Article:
How long has she worked for you? And for the company? How long has she had performance problems?
Does your wife remember a hug with anyone there? Would hugging fellow employees be a normal occurrence at such a fund raiser?
she has worked for me since May 1, 2012. Had documented history of problems ever since.
My wife doesn't remember this instance. She only remembers meeting her briefly.
Hello again -
Unfortunately, every company has the legal obligation to investigate any complaints of sexual harassment or discrimination under the Title VII of the civil rights act and if the company fails to thoroughly investigate any complaint then in any later action that the employee may bring at the EEOC or in a private lawsuit situation the fact that the company did not investigate can be used against the company as a deliberate cover up to protect the accused and the company. Thus, your company has no choice but to investigate thoroughly and document the investigation and reach a conclusion regarding whether the accusations are based in fact or not. If the company decides that her accusations had some truth to them then the company can handle such a matter in any way that they fit -- including separating the two of you (placing her with another supervisor), requiring mandatory classes for sensitivity training and up to and including termination if they see fit. However, given her track record and short employment history it is more likely than not that the company will see through this situation for what it really is -- an attempt to influence her future employment by attacking the person who gives her the performance reviews. Another added bonus for her is that even if the company does not find in her favor, there is still a presumption of retaliation against her if the company fires her in the year after she makes the complaint -- which could force the company into a position of defending an investigation by the EEOC and demonstrating that the reason she was terminated was due to incompetence and not the fact that she made a complaint against you to the company. It simply makes it harder to terminate her for a while after the investigation is completed whether the HR department finds that her complaint was warranted or not. And my bet is that she is aware of all of the ins and outs of the sexual harassment in the workplace rules and requirements that the company investigate thoroughly and refrain from any retaliatory poor performance reviews or terminations in the year following the incident.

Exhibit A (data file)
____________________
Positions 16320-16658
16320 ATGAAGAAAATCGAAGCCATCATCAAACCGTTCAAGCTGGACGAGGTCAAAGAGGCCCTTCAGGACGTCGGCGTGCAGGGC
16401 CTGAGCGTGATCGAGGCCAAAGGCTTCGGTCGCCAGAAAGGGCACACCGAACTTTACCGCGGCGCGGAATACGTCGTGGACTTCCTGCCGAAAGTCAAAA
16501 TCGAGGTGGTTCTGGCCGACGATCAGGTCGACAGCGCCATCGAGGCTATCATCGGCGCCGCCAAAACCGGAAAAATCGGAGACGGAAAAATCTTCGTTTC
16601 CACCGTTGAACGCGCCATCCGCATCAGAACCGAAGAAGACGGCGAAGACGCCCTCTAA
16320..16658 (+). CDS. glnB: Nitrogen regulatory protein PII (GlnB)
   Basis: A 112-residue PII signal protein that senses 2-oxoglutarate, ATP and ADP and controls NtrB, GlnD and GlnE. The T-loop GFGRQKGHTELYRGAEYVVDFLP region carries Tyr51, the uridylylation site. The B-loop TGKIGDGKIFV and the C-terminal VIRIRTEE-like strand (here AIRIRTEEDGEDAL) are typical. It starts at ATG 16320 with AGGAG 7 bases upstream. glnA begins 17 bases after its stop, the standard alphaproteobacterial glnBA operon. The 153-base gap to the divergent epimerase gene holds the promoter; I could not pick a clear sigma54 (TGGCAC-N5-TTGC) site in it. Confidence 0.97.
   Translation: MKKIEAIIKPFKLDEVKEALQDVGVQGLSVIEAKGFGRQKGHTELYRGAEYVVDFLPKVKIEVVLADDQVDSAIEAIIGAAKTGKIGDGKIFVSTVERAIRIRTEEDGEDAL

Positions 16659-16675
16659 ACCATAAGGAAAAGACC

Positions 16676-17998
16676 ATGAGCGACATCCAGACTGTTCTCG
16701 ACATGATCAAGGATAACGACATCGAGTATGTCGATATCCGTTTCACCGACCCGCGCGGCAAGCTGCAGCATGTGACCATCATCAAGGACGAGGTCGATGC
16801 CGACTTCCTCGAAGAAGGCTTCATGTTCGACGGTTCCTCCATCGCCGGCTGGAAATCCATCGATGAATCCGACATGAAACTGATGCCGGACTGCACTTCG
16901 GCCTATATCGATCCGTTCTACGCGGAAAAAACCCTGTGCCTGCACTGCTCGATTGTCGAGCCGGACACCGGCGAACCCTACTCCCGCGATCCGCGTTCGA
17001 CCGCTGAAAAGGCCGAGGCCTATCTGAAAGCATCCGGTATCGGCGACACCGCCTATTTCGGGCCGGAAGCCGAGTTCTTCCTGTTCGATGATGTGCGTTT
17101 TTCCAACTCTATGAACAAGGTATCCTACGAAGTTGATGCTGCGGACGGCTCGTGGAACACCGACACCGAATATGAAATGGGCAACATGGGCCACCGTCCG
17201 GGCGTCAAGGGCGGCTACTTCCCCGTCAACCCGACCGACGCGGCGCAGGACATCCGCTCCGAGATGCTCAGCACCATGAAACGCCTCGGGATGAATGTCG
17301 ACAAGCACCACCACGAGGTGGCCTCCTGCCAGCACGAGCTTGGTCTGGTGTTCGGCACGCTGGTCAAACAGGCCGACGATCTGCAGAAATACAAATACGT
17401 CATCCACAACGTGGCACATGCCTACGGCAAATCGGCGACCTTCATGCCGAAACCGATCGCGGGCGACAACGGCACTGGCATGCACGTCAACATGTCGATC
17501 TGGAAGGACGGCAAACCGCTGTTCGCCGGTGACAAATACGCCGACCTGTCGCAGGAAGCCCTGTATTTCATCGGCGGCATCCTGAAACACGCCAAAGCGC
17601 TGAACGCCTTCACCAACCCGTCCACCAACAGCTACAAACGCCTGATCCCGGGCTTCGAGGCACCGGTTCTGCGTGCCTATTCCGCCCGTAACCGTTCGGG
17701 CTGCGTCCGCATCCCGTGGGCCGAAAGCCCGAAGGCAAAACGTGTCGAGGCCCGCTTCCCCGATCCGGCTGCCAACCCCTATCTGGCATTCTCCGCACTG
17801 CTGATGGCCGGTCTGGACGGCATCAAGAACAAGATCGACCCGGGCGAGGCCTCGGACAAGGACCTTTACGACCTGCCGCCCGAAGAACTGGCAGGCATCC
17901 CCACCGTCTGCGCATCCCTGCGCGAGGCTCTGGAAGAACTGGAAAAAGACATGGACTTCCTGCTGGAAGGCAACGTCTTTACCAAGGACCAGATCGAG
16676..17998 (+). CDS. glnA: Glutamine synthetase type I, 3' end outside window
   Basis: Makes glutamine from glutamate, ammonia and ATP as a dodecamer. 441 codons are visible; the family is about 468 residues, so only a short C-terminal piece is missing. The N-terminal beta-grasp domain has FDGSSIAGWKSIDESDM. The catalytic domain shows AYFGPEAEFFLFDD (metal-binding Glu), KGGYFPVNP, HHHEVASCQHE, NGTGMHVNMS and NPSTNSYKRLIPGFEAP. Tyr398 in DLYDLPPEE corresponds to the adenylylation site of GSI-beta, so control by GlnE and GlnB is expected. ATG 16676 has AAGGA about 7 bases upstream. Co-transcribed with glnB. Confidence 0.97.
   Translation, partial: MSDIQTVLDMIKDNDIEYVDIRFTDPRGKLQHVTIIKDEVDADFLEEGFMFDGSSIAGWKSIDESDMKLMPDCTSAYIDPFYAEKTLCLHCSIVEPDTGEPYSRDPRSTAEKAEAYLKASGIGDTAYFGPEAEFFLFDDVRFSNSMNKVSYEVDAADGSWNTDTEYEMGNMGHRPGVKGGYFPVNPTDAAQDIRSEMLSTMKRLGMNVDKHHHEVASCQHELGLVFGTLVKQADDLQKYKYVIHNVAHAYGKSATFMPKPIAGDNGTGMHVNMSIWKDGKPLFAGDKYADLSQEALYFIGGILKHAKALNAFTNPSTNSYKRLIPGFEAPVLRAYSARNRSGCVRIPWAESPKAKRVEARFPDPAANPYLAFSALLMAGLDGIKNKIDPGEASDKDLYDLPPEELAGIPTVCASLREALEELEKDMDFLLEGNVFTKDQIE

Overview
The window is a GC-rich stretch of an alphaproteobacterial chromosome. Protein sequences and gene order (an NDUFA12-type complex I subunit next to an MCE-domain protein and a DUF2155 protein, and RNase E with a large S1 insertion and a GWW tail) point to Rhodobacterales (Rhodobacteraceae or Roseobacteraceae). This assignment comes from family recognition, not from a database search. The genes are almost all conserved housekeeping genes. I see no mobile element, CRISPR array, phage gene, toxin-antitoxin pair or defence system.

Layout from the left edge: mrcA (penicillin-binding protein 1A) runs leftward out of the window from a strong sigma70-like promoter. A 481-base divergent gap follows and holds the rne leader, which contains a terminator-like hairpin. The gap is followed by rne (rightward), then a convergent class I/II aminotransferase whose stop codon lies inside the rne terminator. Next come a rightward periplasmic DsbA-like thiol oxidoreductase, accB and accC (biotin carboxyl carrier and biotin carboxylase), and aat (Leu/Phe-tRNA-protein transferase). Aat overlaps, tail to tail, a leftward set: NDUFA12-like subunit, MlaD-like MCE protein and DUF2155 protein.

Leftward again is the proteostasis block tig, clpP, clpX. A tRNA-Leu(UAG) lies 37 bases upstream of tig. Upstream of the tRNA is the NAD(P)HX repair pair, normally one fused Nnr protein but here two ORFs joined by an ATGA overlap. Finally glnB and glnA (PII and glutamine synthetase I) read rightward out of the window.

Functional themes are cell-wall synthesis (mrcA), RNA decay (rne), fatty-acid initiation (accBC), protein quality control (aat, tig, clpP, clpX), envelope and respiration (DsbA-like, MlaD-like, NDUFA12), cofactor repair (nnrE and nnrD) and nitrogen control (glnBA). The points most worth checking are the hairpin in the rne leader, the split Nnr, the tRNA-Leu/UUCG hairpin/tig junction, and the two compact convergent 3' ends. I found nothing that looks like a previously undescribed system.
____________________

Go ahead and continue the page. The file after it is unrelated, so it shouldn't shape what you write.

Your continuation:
Overall, the incident seems cynically staged by her (if it happened at all, which you will deny by stating that you do not remember) and I do not see anything coming from this other than having to retain her as an employee for longer than you might want to in order to get beyond the one year after the incident presumption of retaliatory termination for filing a complaint. Under the circumstances, if HR does not make any moves to alleviate the situation, I suggest to you that you ask HR to move her to another supervisor if possible and if not possible, see if you can get another manager to give her performance reviews and any other admonishments or write ups that may need to be done over the next year or so of her employment. Overall I do not think anything will come of this given her track record, but, as I said, the company is required to investigate.
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Great feedback on this situation. I just received another notice late today that HR wants to discuss yet another item which tells me she may have filed yet another complaint while this original is being investigated. If she is allowed to continue to do this, then she can file complaints weekly. When does it stop?
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